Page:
THe third case is, where the Deferent offering an oath of ambiguous sense, desireth only that the words be sworn, leaving it unto the judgement of the party swearing, to take them in what sense he pleaseth. I say it may very well be suspected that some deceit is couched in them, and that a pious prudent man ought therefore to re­fuse an oath proffered upon such con­ditions: which I shall make good by a [Page 212] threefold proof. First, in regard of the oath it selt, in which the first thing re­quired is truth; for a speech of inde­finite, and ambiguous sense, before it be distinguished, is no true proposition, in­deed no proposition, seeing a propositi­on as by the definition thereof is known even to children, ought to signifie a truth or falsehood without ambiguity. Se­condly, in regard of him to whom it is sworn. For the proper end of an oath is, that he to whom it is made may have some assurance of that which before was uncertain. But what certainty can be had in words of an uncertain sense? Thirdly, in regard of the party swearing, who if he take the oath up­on that condition, prepareth either scandall for his neighbour, or a snare for himself; for this kinde of covin cannot be imagined to have other drift, then either that others might be drawn by our example, (though against their Conscience) to take the same oath, which is to give scandall unto our neighbour; or that something else by vertue of that oath might afterwards be required of us, which is either un­lawfull, or inconvenient, and that were [Page 213] to set a snare for our selves. Where­fore let a prudent man beware how he suffer himself thus to be imposed upon, or esteem the fear or favour of any at that rate, to swallow the bait, wherein he knoweth certainly, there is an hook. Assuredly that the act of swearing may be duely performed, it is expedient the sense of the words be most clearly agree­ed upon, by all the interessed parties, which the Ancients call Liquido ju­rare.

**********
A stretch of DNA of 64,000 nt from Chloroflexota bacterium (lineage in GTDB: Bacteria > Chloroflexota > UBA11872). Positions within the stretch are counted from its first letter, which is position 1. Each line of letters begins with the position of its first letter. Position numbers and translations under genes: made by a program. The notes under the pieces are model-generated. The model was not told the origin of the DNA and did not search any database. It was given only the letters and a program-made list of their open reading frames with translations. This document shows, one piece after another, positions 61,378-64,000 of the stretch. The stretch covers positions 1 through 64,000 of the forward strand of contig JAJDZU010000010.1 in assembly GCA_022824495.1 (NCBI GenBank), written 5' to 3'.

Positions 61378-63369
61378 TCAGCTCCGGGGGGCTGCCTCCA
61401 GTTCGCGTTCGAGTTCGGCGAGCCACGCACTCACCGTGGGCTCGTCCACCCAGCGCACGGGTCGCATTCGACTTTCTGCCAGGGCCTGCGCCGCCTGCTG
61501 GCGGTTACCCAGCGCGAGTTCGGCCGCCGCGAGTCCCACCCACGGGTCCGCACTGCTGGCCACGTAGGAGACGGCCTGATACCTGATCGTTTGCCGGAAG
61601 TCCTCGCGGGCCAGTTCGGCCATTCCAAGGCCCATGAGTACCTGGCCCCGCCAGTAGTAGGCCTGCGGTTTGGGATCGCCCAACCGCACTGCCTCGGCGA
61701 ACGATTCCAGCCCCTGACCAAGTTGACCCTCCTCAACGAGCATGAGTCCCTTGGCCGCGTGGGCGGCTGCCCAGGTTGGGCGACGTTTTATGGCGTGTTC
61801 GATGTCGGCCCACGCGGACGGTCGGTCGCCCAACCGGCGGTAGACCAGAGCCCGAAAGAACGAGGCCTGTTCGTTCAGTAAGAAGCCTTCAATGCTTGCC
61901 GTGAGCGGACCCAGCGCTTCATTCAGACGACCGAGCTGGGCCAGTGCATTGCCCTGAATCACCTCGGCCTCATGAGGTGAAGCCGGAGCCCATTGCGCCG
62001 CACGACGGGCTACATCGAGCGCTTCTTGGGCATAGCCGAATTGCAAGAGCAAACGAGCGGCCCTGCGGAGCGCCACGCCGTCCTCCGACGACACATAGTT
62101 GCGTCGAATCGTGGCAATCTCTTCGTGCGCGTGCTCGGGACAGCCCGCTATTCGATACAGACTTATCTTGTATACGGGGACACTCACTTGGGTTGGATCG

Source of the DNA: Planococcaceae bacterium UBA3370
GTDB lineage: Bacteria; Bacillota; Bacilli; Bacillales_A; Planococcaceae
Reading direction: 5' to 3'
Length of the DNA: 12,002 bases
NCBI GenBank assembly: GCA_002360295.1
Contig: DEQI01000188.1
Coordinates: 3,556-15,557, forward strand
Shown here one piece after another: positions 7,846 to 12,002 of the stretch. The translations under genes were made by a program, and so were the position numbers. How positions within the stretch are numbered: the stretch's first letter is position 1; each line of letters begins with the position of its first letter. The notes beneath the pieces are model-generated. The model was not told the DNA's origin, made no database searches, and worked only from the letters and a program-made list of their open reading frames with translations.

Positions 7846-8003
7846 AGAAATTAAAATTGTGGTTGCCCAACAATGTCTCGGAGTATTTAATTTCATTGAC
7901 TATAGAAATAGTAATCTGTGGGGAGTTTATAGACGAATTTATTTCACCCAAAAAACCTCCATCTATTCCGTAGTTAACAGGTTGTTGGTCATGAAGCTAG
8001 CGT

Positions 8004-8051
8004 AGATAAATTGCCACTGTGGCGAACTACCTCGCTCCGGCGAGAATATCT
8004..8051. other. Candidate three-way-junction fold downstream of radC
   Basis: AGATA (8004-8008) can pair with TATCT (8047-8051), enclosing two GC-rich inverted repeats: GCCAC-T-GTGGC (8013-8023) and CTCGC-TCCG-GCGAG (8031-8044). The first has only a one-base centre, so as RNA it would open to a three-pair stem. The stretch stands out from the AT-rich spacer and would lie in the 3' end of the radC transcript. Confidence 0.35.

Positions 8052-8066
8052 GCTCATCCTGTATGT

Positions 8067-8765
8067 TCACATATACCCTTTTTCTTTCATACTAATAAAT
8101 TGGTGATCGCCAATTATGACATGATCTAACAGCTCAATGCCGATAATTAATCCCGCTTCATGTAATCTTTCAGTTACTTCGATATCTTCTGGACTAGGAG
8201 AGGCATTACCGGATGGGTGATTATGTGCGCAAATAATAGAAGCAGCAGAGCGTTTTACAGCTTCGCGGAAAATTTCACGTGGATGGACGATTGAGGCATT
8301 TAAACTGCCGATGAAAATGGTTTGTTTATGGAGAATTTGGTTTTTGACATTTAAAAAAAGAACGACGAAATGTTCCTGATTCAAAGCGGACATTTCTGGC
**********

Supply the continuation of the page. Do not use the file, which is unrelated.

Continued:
—Scis tamen & liquido juratus dicere posses.